Under the settlement, the City of Lancaster has agreed to implement measures to significantly reduce combined sewer overflows, or CSOs.  These include improving pump stations and reduction of flow through a comprehensive long-term plan to improve the ability of the entire system to handle flow…

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The Clean Water Act complaint, filed with the proposed consent decree, alleged unlawful pollution discharges caused by numerous overflows of untreated wastewater from Lancaster’s combined sewer system.  This system carries rainwater runoff, domestic sewage, and industrial wastewater in the same sewer pipes to a wastewater treatment plant, where it is treated before discharge to a water body.

During periods of heavy rainfall or snowmelt, the water volume exceeds the system’s capacity – causing combined sewer overflows.  The City has five CSO outfalls, which overflowed at least 392 times in the past five years, discharging nearly 3.8 billion gallons of untreated, polluted water into the Conestoga River, a tributary of the Susquehanna River and the Chesapeake Bay. These CSOs contain not only stormwater but also untreated human and industrial waste, toxic materials, and debris.

The settlement between the Department of Justice and the city of Lancaster resulted from several years of investigation of alleged violations by EPA and PADEP, followed by extensive federal-state negotiations with city officials.

And, those radical nuns are worried about fracking and pipelines?

From the “None So Blind as Those Who Refuse to See” Folks in the Bay State

Boston is suffering in deep cold and energy prices are skyrocketing for Bay Staters but it’s hard to be empathetic, isn’t it? Here’s what Massachusetts State Senator Michael Rodrigues of Westport recently wrote to the Commonwealth’s Secretary of Energy and Environmental Affairs:

As the Section 83D Massachusetts Clean Energy RFP selection process is coming to a close, I wish to offer my observations and insight as a primary author of the legislation. This law has given Massachusetts the opportunity to alter our energy future and allow the Commonwealth to continue its leadership on these issues.

Although I did not initially anticipate it, I was excited to learn of Deepwater Wind’s creative decision to  submit a bid in the 83D procurement process. Deepwater Wind’s proposal, called Revolution Wind, is for 144 megawatts, with a potential of as high as 288 megawatts. I’ve been told that the Revolution Wind bid, which includes transmissions costs, has been priced extremely competitively.

There are a number of reasons I believe it is in the state’s interest to strongly consider the Revolution Wind proposal. Revolution Wind provides power to the South Coast of Massachusetts where the need is the greatest. With the recent closing of Brayton Point and the imminent closing of the Pilgrim Nuclear Power Plant, nearly 2,500 reliable megawatts of energy will no longer be available to  the  South Coast. Electricity coming from Canada would have to travel through expensive and lengthy transmission lines to reach our area in southeastern Massachusetts. However, the Revolution Wind project is proposed to be built off the South Coast of Massachusetts, just 20 miles offshore, making it a reliable, cost-effective, and home-grown energy resource.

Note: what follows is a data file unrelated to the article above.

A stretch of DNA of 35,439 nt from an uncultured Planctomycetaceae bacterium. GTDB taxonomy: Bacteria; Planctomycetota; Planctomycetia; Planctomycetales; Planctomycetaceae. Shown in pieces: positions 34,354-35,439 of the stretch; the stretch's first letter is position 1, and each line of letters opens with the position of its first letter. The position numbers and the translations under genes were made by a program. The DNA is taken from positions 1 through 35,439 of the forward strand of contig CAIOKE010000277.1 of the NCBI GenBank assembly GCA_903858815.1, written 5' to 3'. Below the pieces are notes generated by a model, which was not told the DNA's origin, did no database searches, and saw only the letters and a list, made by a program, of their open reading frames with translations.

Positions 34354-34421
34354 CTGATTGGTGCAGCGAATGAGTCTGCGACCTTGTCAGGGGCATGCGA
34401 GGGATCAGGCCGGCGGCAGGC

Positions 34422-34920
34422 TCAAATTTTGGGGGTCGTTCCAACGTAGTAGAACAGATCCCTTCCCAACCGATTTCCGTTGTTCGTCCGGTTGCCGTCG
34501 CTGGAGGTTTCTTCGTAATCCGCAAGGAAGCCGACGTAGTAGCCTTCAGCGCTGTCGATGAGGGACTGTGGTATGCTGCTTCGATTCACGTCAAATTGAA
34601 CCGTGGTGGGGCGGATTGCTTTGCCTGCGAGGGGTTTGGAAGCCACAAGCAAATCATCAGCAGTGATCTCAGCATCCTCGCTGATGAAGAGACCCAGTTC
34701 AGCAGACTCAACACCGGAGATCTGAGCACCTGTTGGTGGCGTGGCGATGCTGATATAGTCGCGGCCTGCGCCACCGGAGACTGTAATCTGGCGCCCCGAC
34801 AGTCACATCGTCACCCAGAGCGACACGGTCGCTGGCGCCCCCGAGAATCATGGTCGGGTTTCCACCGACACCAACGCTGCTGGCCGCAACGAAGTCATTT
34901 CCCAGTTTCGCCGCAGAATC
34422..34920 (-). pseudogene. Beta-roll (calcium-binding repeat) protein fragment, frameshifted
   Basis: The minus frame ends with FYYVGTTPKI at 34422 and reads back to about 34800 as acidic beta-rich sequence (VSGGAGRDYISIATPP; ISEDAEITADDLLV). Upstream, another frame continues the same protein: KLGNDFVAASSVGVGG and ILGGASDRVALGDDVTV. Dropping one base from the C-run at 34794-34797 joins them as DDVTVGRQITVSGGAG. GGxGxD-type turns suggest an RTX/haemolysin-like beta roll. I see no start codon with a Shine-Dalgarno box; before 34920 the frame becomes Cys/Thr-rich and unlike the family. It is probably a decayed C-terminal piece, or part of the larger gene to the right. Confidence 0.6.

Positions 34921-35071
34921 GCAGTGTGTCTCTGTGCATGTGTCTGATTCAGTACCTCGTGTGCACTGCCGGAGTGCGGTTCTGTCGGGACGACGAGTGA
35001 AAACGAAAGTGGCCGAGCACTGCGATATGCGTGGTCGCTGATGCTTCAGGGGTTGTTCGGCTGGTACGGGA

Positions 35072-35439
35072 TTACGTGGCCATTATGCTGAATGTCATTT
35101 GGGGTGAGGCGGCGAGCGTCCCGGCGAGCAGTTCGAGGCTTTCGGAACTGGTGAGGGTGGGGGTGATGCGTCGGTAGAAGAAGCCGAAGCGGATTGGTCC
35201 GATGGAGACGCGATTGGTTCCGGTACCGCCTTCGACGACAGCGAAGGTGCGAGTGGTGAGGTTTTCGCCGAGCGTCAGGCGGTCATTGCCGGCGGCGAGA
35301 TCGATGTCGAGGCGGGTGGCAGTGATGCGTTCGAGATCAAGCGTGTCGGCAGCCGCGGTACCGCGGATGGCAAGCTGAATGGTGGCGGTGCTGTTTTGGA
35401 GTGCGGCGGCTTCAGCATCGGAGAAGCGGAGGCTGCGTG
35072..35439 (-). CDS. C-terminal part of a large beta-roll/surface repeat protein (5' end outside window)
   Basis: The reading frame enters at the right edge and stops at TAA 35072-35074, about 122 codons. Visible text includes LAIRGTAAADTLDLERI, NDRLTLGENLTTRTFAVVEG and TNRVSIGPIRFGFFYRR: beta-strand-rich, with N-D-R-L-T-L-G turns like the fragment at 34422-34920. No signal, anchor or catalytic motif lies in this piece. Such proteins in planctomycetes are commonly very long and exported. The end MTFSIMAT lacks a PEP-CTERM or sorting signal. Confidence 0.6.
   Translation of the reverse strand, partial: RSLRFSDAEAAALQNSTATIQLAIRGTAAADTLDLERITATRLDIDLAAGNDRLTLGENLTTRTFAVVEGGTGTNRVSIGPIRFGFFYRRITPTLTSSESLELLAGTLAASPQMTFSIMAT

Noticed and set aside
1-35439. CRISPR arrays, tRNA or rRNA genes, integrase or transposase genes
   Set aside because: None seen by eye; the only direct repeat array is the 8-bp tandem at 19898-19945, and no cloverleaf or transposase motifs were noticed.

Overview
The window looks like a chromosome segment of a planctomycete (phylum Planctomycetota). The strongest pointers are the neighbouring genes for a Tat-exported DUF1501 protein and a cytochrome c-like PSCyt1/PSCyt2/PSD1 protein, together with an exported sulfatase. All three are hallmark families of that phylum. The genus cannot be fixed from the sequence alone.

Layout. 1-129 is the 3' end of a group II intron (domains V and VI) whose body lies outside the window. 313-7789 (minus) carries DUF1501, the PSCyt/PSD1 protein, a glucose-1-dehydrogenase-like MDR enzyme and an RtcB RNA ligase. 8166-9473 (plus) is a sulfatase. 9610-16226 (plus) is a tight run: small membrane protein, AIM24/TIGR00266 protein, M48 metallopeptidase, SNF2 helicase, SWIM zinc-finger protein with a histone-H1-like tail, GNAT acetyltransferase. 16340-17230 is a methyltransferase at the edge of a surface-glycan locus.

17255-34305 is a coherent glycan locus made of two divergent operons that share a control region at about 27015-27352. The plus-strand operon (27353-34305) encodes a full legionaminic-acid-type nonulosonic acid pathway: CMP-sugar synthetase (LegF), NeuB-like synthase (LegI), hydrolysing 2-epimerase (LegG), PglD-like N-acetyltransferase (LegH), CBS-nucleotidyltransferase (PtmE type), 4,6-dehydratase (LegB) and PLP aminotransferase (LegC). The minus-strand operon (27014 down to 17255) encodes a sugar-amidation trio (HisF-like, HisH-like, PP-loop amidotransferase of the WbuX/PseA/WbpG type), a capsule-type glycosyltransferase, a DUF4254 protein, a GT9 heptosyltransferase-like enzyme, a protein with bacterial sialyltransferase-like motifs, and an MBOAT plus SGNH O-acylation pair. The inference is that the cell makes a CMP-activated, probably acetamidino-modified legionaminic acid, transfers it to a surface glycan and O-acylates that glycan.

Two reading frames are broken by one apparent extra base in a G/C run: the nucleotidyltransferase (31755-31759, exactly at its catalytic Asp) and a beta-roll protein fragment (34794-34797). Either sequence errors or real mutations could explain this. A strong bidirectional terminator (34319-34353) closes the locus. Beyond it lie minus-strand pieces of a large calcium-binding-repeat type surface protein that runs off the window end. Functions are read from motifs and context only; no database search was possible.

I can’t blame the honorable senator for lobbying for a project in his backyard but I hope he doesn’t believe 2,500 megawatts of electricity already disappeared, or disappearing as I write this, is going to be replaced by a heavily subsidized and sure to be opposed future off-shore wind project. The wind project, rated at 144-288 megawatts, will, in reality, deliver only a quarter of that and perhaps replace as little as 1.5% of the 2,500 MW needed.

Wind is only low-cost if someone else is paying a big part of the bill. Its low capacity factors and intermittency mean it will take decades and many billions to replace the 2,500 MW. Not only that, but gas will be needed to provide electricity when the need is high and the wind doesn’t below. Senator Rodrigues ought to get serious about pipelines and explain the facts of life to these people if he’s serious about rescuing Bay Staters from the cold descending upon them.

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2 thoughts on “Natural Gas NOW Picks of the Week – January 6, 2018

  1. Re: “None So Blind”

    This is precisely how and why we must take control of the message about the artificial shortage of energy the anti’s have and are manufacturing. The are already using the high price of gas as a reason not expand gas development and rely on virtually nonexistent renewables, even though it they who have created the shortage.

    Notice that the name plate amounts of wind power are not sufficient to replace the nuclear power plants. Actual power generated will be a fraction of that because, while the wind off shore is more reliable than land based turbines, it doesn’t blow all the time at an optimum speed. All Mr. Rodrigues is talking about are RFP (Requests for Proposals), not actual construction. If they could build 288 MW of name plate power using standard 6 MW turbines, they would have to 66 of them. Allow a year or more for proposals and permitting, like at Block Island, and three years for construction and it works out to 2 per month, winter and summer, and still they would have replaced less than 10% of what is missing today. What do you think the chances of a cold snap or major hurricane is in the next 4-5 years?

    When you deal with the proponents of wind or solar power, don’t go all political on them. Just ask: Who will build it? When will it be complete? How much power will it produce? What will it cost? Where will it built? Be relentless; make it obvious that they don’t have real answers.

    If you are dealing with ordinary people that don’t want a repeat of this cold snap’s problem, remind them that plenty of clean and cheap gas is available as soon as the state allows pipelines from the Marcellus and Utica.

    P.S. New York is up for the same situation when the Indian Point nuclear plants are shut down.